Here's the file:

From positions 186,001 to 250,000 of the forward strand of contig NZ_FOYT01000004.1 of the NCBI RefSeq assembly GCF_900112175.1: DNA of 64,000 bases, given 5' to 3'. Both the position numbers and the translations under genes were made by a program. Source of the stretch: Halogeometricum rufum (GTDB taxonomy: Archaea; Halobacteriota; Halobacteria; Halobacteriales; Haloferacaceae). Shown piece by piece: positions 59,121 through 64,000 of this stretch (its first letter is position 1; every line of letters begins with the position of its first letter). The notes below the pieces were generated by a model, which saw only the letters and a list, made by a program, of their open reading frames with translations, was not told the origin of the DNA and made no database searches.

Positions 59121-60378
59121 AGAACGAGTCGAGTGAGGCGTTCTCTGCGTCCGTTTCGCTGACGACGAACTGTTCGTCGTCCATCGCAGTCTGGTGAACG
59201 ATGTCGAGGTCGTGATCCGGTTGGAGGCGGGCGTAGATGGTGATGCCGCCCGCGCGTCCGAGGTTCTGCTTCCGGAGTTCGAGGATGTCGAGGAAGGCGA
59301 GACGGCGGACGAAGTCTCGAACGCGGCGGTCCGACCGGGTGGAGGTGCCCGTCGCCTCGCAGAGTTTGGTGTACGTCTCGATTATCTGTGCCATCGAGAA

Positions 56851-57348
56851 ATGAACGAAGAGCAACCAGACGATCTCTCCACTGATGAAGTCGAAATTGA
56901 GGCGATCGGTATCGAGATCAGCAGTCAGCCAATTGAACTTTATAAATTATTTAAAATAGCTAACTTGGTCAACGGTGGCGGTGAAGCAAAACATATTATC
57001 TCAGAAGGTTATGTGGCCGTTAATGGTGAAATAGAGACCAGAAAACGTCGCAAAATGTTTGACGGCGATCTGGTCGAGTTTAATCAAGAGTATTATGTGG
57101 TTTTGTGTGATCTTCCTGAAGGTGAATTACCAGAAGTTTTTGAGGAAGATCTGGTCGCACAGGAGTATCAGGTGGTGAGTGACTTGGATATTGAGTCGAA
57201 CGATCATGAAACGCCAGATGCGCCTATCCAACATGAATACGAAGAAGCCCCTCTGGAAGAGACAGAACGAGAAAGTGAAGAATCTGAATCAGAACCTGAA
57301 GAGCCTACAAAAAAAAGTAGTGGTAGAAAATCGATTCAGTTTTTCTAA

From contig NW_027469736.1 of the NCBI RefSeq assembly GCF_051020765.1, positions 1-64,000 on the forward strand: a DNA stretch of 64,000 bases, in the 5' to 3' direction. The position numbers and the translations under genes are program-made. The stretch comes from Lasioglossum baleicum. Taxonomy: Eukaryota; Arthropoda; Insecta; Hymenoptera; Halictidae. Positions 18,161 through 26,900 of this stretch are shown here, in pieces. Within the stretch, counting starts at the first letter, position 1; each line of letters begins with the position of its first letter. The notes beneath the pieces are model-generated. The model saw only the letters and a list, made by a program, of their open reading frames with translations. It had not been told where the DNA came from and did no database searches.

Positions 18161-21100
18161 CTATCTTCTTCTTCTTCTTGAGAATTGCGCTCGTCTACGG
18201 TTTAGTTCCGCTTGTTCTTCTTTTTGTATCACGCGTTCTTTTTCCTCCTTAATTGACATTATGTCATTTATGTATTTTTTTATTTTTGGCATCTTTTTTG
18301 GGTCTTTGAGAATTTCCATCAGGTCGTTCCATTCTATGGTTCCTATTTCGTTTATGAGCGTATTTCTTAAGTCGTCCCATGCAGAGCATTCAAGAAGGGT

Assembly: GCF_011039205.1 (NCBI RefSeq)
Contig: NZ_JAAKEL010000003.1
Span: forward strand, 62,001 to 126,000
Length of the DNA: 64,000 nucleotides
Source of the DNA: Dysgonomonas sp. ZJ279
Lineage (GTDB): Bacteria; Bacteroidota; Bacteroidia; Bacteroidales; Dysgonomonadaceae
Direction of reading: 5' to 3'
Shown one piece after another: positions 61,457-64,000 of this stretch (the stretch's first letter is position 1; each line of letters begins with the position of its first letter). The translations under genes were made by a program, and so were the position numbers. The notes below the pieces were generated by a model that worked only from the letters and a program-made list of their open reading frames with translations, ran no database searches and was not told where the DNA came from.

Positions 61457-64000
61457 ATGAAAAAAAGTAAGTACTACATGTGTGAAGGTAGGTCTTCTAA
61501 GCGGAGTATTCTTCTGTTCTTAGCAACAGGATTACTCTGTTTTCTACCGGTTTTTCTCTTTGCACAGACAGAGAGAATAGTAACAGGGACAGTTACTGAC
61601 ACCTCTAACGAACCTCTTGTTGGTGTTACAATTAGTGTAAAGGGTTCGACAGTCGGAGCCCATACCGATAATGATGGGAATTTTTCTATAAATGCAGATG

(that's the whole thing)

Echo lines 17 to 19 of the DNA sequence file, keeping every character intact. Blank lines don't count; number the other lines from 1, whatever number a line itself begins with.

18301 GGTCTTTGAGAATTTCCATCAGGTCGTTCCATTCTATGGTTCCTATTTCGTTTATGAGCGTATTTCTTAAGTCGTCCCATGCAGAGCATTCAAGAAGGGT

Assembly: GCF_011039205.1 (NCBI RefSeq)
Contig: NZ_JAAKEL010000003.1